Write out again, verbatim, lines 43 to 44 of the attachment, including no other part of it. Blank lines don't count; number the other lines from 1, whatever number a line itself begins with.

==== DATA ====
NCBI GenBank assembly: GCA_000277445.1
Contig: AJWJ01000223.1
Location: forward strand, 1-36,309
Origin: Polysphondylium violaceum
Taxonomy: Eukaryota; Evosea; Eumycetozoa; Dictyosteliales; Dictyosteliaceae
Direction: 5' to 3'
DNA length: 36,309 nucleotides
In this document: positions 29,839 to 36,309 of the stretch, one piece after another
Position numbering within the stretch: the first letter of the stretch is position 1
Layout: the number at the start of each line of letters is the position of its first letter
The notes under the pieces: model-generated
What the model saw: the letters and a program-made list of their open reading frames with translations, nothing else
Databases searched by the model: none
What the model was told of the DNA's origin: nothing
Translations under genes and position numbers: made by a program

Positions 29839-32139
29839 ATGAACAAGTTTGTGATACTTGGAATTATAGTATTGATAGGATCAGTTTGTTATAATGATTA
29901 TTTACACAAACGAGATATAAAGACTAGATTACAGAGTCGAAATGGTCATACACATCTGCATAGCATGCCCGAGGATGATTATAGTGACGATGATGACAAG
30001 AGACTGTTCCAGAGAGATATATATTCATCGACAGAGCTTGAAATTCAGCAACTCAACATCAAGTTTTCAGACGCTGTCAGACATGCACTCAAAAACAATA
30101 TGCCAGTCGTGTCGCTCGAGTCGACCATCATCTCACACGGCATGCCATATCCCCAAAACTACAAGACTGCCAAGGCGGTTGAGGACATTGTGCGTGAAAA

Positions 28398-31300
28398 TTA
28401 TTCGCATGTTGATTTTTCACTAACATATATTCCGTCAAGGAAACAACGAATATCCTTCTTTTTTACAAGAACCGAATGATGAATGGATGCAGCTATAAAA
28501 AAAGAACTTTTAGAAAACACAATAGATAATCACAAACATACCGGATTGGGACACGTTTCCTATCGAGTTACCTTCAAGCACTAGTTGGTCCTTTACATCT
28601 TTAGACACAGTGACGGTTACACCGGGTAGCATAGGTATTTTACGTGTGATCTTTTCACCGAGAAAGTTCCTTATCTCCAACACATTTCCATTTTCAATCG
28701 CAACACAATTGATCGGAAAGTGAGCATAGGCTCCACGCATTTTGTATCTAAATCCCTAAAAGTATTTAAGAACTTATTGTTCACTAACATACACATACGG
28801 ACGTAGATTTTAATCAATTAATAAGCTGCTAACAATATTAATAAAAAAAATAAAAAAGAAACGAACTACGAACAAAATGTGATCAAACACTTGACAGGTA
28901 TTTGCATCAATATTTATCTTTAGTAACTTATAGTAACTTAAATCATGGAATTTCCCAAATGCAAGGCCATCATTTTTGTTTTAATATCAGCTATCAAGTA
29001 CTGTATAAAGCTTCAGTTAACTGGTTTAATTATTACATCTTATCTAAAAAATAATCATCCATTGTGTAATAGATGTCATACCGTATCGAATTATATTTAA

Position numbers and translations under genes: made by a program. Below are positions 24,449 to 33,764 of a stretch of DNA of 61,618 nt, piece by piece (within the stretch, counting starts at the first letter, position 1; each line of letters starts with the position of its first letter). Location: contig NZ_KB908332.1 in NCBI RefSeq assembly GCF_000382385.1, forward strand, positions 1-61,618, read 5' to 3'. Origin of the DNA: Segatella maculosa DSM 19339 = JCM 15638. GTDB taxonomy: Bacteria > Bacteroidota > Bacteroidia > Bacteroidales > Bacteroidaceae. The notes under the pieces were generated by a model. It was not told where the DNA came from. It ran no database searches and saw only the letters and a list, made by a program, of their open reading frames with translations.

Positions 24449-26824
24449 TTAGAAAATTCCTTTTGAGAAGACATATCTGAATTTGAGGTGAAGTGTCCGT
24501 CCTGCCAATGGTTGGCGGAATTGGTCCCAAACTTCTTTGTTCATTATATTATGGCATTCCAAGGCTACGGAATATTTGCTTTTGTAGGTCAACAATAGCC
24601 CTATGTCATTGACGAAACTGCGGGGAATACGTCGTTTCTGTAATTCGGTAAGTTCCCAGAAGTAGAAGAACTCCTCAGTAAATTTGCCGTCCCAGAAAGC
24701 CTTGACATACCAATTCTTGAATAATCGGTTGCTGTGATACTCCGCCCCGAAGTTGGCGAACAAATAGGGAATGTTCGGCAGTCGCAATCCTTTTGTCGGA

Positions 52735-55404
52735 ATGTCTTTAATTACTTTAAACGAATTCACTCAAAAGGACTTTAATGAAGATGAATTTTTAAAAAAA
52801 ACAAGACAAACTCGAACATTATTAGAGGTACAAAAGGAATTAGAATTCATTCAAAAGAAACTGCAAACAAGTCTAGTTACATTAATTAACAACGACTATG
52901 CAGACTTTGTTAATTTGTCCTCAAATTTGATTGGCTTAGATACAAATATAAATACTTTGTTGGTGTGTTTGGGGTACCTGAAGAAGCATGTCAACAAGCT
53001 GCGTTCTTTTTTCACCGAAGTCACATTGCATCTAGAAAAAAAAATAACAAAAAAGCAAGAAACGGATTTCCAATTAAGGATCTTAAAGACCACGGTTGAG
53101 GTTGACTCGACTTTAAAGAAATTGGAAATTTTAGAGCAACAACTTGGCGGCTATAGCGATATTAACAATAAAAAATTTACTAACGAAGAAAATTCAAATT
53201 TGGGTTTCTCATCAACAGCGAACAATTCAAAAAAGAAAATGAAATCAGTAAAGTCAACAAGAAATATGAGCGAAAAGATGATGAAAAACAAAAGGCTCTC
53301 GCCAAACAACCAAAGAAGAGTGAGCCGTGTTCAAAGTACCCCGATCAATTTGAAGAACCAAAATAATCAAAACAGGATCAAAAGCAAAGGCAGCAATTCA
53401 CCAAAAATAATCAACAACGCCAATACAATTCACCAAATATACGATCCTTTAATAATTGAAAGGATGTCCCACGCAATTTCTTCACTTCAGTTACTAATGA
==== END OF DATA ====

53301 GCCAAACAACCAAAGAAGAGTGAGCCGTGTTCAAAGTACCCCGATCAATTTGAAGAACCAAAATAATCAAAACAGGATCAAAAGCAAAGGCAGCAATTCA
53401 CCAAAAATAATCAACAACGCCAATACAATTCACCAAATATACGATCCTTTAATAATTGAAAGGATGTCCCACGCAATTTCTTCACTTCAGTTACTAATGA